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Agfa Karat 35 mm folding viewfinder camera

The Karat series of cameras was made by Agfa from the mid 1930s to the mid 1950s. The model I am describing here is the Agfa Karat 3.5, which was made just before the second world war.

My Agfa Karat Camera

I found this camera on eBay in an auction and bought it, in an unknown condition, for £6.30.

The Karat is a camera which I’d seen in various ‘buy it now’ sales, but they always seemed to be priced at silly prices. For a camera which is about 75 years old and in unknown condition, I couldn’t justify paying £50, so I was pleased that I could get this example for such a reasonable price.

When I received it, I was pleased to find that the cosmetic condition is pretty good. There are some patches of rust on the catch which holds the front standard in its collapsed position, some white corrosion at the bottom of the film chamber catch and some paint work has had some chips and knocks, but considering its age I think that is understandable.

Mechanically the only real problem is the focus helicoid which is completely seized up and  won’t turn at all. I did some research and found that a bit of warmth from a hair drier can get it moving again, and then it’s a question of trying to wash the old grease out with lighter fuel. I’m going to try that and see how I get on. The good thing is that the exposure system seem fine with the shutter at each speed sounding about right, and the aperture blades opening and closing without a problem.

Obviously I’m going to need to clean the camera up quite a bit, but I’m hoping with a bit of care and attention I can get to run some film through it again – once I obtain some film cartridges.

Pictures of the Agfa Karat 3.5 viewfinder camera

Agfa Karat Description

The title of this piece says that the Agfa Karat is a 35 mm viewfinder camera, and that is true, but the camera doesn’t take standard 35 mm film cartridges. Instead, Agfa supplied 35 mm film in smaller cartridges which were fitted into the camera in pairs, with the film being transferred from the full cartridge to the empty one as the pictures were taken. A full film was shorter in length than a standard 35 mm roll and only consisted of 12 exposures, which is reflected in the count shown on the top panel frame counter.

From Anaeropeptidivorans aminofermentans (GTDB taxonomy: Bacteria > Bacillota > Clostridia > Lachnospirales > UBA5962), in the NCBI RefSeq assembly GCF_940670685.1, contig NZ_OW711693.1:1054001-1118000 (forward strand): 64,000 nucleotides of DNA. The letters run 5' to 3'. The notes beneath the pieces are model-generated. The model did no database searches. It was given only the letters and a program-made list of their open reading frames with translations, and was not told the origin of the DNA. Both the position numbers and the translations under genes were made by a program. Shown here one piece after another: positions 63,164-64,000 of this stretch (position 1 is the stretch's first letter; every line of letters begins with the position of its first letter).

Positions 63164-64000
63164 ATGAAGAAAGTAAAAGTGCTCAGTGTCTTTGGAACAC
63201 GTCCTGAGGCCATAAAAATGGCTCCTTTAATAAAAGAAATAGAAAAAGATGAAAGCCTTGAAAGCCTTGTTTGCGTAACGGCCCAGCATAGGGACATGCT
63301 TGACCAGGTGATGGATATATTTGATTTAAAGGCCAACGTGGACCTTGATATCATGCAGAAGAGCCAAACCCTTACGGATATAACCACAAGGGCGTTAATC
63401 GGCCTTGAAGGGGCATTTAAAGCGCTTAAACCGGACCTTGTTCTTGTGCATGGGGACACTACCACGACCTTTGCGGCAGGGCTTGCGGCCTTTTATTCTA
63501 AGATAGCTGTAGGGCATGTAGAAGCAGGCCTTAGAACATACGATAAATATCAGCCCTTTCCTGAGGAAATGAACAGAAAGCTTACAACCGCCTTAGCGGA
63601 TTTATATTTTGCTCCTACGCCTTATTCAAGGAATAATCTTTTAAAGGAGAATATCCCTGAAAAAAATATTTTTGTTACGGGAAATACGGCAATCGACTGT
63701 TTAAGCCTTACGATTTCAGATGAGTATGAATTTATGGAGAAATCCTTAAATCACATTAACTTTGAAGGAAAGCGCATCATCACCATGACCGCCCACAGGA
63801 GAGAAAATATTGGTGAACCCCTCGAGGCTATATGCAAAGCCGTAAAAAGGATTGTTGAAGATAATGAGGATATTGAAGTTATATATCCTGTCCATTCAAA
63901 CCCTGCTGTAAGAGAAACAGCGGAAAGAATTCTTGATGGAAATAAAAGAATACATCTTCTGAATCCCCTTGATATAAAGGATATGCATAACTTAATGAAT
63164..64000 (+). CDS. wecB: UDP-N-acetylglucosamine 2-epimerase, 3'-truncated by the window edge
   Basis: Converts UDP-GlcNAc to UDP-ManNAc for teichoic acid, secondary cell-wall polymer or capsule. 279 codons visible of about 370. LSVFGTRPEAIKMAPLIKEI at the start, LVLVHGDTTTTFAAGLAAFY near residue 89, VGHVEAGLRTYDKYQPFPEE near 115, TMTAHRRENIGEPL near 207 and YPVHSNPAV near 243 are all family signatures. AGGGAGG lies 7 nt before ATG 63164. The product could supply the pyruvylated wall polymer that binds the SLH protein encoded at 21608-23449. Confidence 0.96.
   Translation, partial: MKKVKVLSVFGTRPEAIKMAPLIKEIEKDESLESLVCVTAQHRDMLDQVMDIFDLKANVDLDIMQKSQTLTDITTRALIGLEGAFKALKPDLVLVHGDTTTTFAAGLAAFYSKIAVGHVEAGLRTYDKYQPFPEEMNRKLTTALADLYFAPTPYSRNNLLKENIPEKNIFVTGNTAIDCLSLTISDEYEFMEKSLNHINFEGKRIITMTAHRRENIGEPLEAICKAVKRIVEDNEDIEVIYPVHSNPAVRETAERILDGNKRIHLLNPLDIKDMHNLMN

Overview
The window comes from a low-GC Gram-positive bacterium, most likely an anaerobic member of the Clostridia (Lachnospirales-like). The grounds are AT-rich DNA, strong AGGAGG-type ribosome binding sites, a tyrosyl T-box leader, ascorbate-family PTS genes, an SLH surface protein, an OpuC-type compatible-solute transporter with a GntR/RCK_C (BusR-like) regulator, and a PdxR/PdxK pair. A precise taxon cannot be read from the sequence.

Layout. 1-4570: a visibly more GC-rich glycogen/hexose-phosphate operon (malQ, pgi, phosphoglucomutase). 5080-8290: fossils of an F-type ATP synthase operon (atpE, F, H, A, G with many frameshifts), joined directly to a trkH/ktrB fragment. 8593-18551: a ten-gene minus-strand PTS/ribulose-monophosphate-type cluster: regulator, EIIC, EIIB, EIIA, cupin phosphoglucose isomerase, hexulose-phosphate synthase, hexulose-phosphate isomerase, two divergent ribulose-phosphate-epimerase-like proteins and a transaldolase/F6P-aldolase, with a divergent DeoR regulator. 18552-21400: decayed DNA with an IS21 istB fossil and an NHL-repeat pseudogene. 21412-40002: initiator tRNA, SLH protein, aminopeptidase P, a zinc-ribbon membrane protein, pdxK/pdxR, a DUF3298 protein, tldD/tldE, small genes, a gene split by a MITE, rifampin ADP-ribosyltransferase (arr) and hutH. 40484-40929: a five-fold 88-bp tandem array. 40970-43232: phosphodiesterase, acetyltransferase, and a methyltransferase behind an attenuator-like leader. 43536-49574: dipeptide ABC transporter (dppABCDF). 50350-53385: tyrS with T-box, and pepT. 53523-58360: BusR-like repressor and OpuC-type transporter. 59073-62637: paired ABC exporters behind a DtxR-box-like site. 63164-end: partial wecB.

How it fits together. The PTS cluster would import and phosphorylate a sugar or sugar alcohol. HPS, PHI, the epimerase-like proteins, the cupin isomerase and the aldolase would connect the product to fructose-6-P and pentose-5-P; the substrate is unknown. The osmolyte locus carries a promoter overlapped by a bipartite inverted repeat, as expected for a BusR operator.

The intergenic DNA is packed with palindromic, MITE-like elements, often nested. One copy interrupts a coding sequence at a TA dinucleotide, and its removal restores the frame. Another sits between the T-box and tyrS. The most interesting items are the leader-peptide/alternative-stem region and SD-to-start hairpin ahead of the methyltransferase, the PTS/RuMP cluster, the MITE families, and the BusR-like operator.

When bought new, every camera would have been supplied with an empty cartridge, but unfortunately my camera has lost its, so I will need to find two in order to try the camera out. The same system was later used by Agfa in the Rapid series of cameras, as Agfa’s answer to the convenience of 126 ‘drop in’ film cassettes, so it is not too difficult to find them. As a historical note, they were never as simple to use as 126 film and didn’t really succeed.

Fortunately, it is possible to feed film from a standard 35 mm reel into the Karat film containers (in total darkness, of course), so I’m trying to locate a couple of empty cartridges to get me going.

In design, the Karat is similar in shape to the Finetta 88 with it’s rounded body, but this is a folding camera, so the lens can be ‘popped out’ and pushed in to save space. The controls are very simple; There is a film advance knob and frame counter fitted either side of the central viewfinder. On one side of the camera is the shutter release and a threaded cable release socket, on the other side is the button to release the lens.

All the exposure controls are set on the front of the Compur Rapid shutter, with the shutter speed set with the outer dial and the aperture set with a small pointer. The manual focus is set by turning the lens element, with distances engraved on the outer edge of the lens.

The frame advance control is coupled to the shutter release so that you can’t accidentally make multiple exposures, and although the shutter has to be manually cocked, it is also not possible to advance the film until the picture has been taken. A neat feature of the shutter is that the cocking lever sits in front of the viewfinder, so it’s possible to see that the camera is ready to take a picture.

I had an idea what the Karat was like before it arrived, but I have to just finish this short description by saying I had no idea that it was so small and compact or how attractive the camera is ‘in the flesh’. It really is a cracker!

Agfa Karat Specifications

  • Agfa Karat 35 mm viewfinder camera
  • Special film cartridges required
  • Compur Rapid shutter, offering 1sec to 1/500sec + bulb
  • Frame counter
  • Body mounted shutter release
  • Manual shutter cocking required
  • Agfa Solinar 50 mm f/3.5 lens
  • F/3.5 to f/22
  • Lens Serial No: 870702
  • Body Serial No: GV 9479
  • Manual available at CJ’s classic cameras


I’m a software developer by profession but I’ve been taking pictures since I was about 8 years old. In that time I’ve owned cameras of all types and sizes from 120 roll film thro’ 35mm to my current Pentax K-5, Ricoh GXR + P10/S10/A12 28mm/A12 50mm, Canon S95 and recently acquired Sony NEX 6.
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